Threat of terrorism is biggest concern to Community

By Matt Coyle on STV News 27/07/2016

The threat of terrorism is the issue Scots are most concerned about, police have revealed.

A survey by Police Scotland of more than 10,000 people across the country found that the main national issue of concern is the threat of terrorism, followed by violent crime.

The revelation comes a month after it was announced the number of routinely armed officers working within Police Scotland would increase by a third.

The force, which had 275 officers attached to armed response vehicles (ARVs), announced in June that it plans to add a further 90 to that capability.

The plans were backed by Scottish justice secretary Michael Matheson, who said it was important to be “prepared for any eventuality” and police said the increase was in response to the latest assessments of the threat from terrorism.

Assistant chief constable Kate Thomson said: “I am delighted with the response we have received so far. It is only by having this direct feedback from communities that we are able to assess the aspirations of the communities we serve.

“Given recent international events, counter terrorism and national security understandably came out on top as a national priority.”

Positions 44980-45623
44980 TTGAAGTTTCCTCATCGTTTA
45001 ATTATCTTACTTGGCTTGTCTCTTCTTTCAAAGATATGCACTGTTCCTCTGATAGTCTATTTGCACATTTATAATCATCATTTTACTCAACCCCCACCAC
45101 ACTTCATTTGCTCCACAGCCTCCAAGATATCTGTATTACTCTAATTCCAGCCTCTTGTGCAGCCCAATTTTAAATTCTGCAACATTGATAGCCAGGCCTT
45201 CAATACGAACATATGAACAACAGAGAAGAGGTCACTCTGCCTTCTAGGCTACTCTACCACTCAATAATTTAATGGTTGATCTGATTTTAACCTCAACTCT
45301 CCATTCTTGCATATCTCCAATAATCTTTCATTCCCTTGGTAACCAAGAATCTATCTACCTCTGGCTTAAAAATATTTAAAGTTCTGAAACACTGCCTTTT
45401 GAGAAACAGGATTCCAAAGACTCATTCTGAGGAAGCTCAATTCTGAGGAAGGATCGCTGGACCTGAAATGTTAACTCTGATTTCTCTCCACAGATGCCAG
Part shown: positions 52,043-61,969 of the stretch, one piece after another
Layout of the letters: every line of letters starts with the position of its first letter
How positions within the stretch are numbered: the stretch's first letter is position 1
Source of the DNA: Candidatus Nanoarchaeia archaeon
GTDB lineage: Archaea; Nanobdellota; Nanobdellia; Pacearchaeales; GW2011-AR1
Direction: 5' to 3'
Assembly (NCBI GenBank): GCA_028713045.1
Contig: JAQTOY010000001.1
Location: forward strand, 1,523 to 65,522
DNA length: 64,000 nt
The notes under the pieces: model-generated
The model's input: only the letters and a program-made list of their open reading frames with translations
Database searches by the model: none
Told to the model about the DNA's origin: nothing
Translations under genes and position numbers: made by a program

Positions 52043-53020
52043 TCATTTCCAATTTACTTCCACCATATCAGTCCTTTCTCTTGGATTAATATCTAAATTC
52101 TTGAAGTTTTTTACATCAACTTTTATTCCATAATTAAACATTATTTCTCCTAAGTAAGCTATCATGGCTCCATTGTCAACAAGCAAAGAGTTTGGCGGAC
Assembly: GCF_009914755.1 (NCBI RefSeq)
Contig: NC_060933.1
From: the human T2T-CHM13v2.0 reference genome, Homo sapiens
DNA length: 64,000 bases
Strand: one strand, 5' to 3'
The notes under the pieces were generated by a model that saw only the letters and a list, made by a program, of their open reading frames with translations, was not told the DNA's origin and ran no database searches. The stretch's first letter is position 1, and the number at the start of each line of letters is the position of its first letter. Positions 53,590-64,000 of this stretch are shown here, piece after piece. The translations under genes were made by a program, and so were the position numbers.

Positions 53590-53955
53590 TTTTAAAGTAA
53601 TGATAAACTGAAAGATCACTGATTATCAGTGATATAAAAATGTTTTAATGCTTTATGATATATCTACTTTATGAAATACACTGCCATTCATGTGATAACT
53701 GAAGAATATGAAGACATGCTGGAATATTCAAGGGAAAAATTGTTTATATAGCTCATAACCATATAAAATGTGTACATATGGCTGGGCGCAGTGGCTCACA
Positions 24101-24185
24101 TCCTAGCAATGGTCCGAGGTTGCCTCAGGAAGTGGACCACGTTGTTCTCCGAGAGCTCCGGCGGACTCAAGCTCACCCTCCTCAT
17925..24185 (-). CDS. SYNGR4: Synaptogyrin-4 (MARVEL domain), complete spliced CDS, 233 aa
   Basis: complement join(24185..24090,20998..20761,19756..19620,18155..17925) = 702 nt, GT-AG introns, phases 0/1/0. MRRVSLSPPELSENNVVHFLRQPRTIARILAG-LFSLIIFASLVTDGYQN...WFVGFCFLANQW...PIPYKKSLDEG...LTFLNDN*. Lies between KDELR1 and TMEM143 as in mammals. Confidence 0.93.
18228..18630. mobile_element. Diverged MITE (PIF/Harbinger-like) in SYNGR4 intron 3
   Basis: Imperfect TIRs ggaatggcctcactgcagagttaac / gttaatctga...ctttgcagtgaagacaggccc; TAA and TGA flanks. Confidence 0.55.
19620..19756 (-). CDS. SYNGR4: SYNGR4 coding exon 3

She added: “We are committed to protecting the communities of Scotland by mitigating this threat. We recently announced an increase of 124 armed officers, to ensure we have the capacity and capability across Scotland to respond to any emerging threat, and the use of our armed officers will be a critical factor in our response.

“This is complemented by work which aims to identify and prevent those vulnerable to supporting terrorism, from taking this path, ultimately working in partnership to achieve a safer Scotland.”

As well as giving their view on the national priorities, the public are also commenting on what should be a priority for their local areas.

There is some variation of local priorities across Police Scotland’s 13 divisions but there are recurring themes of anti-social behaviour, homes being broken into and drug dealing or misuse.

ACC Thomson said: “We appreciate the feedback provided, and as a result, now recognise some responses could have been enhanced by either a request for additional information, or a limit to the number of options which could be selected.

“These improvements to the survey have now been updated and will assist us to better understand the views and needs of our communities. This will in turn influence how we deliver excellence in service. We hope the results are clearly presented, however, would be grateful for any constructive suggestions for future change.”

The ongoing survey, which will report quarterly, replaces the annual survey and is hosted on the Police Scotland website.

The survey has now been live for three months and was completed by more than 10,000 people between April 7 until June 30 2016.